18 Dec 2006


Ice is all around us now. No words or photographs can describe the feeling of being surrounded by ice as far as the eye can see. The ocean appears darker now against the whiteness of the pack ice, and
at times there is more ice than ocean. The ice forms every winter when the surface waters freeze and spread out from Antarctica. In summer, it breaks up into big, flat pieces called ‘floes’ that look a bit like a giant white jigsaw puzzle. Our first stop is not far away: Australia’s Davis Station (68°35’S, 77°58’E), almost 5000 km from Hobart.

 CR_unch! Although the Aurora is an icebreaker, it can still be quite tricky to travel through the ice. The fastest way through is by following the water leads or cracks between the ice floes. Sometimes, we have no choice but to slow down and break through the ice. When we hit a big piece, the ship bangs and shudders as the bow pushes up on top of the ice. The weight of the ship then cracks the ice and we move through. When this happens, the place to be is right at the front of the ship, where you can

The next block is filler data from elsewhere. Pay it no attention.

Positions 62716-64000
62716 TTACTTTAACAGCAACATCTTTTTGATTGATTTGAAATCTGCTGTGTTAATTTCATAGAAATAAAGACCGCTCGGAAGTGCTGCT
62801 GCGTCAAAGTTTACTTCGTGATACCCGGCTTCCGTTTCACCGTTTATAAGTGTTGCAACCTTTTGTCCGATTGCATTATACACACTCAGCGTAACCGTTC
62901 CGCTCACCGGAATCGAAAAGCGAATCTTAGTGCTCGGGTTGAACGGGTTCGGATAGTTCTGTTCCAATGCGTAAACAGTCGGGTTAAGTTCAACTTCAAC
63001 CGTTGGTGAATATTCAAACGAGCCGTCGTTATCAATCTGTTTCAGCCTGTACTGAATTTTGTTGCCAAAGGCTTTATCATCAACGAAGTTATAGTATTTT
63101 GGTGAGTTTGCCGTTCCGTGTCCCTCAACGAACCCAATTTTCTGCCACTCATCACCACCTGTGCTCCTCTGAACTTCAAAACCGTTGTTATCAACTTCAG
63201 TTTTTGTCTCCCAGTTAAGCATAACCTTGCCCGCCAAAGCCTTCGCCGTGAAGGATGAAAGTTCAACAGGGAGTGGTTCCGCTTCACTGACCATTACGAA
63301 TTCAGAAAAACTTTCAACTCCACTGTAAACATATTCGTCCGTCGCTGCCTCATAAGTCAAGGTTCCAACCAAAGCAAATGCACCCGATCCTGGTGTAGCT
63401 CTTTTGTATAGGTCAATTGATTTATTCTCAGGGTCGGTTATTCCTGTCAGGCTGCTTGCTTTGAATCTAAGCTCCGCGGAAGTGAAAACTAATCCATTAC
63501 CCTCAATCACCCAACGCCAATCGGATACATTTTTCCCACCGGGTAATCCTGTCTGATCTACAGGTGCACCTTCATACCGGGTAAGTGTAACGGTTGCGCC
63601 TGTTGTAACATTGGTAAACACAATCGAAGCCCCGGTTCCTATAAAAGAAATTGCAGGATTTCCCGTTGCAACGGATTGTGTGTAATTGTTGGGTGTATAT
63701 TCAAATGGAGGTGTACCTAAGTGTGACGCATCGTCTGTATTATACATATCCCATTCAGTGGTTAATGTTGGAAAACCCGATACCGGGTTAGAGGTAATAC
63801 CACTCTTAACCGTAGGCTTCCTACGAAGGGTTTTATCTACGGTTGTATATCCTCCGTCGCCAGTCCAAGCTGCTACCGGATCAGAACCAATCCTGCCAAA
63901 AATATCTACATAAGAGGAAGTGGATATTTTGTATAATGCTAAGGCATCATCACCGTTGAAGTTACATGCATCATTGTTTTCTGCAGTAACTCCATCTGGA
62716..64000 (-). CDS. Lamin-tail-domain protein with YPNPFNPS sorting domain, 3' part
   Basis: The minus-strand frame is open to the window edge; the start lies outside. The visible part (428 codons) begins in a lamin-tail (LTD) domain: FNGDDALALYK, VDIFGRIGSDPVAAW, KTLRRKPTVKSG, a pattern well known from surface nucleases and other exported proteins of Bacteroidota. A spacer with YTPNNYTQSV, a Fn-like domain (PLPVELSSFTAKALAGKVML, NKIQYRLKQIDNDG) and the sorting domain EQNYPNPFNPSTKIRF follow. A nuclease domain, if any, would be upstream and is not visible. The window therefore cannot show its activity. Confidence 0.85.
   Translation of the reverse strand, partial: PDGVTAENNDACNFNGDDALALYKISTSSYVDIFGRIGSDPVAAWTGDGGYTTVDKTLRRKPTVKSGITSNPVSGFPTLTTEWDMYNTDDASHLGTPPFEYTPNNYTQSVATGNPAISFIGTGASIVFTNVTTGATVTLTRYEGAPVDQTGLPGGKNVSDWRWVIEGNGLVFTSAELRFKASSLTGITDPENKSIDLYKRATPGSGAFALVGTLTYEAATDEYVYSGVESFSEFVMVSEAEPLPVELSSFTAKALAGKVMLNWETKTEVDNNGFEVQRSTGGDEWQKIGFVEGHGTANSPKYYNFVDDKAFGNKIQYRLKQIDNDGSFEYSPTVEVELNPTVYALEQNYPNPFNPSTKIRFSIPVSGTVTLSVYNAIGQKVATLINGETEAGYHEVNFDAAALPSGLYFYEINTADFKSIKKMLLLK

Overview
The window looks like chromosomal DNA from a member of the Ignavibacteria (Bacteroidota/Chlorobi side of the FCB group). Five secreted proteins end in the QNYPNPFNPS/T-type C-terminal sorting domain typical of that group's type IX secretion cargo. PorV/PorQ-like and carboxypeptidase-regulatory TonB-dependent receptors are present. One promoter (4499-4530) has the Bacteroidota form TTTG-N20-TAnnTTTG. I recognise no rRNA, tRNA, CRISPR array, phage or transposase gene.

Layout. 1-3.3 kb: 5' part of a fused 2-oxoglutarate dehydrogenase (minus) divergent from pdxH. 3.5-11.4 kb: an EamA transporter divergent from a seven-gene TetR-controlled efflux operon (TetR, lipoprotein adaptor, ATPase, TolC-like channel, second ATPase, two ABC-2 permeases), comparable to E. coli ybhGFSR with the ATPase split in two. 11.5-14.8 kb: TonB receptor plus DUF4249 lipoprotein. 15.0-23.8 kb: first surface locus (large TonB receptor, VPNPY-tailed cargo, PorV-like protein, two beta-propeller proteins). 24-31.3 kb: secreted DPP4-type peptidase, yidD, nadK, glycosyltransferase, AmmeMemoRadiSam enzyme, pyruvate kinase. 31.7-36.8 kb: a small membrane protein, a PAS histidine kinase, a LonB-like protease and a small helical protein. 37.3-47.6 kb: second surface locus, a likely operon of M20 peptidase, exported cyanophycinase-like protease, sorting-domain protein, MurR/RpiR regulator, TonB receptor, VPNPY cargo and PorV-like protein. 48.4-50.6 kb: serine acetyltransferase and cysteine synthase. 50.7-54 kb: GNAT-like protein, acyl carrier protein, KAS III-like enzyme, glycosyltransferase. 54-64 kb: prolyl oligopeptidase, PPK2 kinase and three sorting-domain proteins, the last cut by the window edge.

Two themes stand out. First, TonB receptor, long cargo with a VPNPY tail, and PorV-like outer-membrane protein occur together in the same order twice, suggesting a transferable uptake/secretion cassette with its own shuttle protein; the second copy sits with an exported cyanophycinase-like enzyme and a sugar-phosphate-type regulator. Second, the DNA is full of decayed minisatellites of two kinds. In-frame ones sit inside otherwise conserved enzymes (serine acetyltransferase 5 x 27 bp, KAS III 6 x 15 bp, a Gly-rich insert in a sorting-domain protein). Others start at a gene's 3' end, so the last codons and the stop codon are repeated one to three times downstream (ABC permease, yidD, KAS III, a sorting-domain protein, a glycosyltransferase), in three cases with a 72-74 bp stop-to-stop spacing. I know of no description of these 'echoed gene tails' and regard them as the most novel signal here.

see the cracking and hear and feel the crunching!

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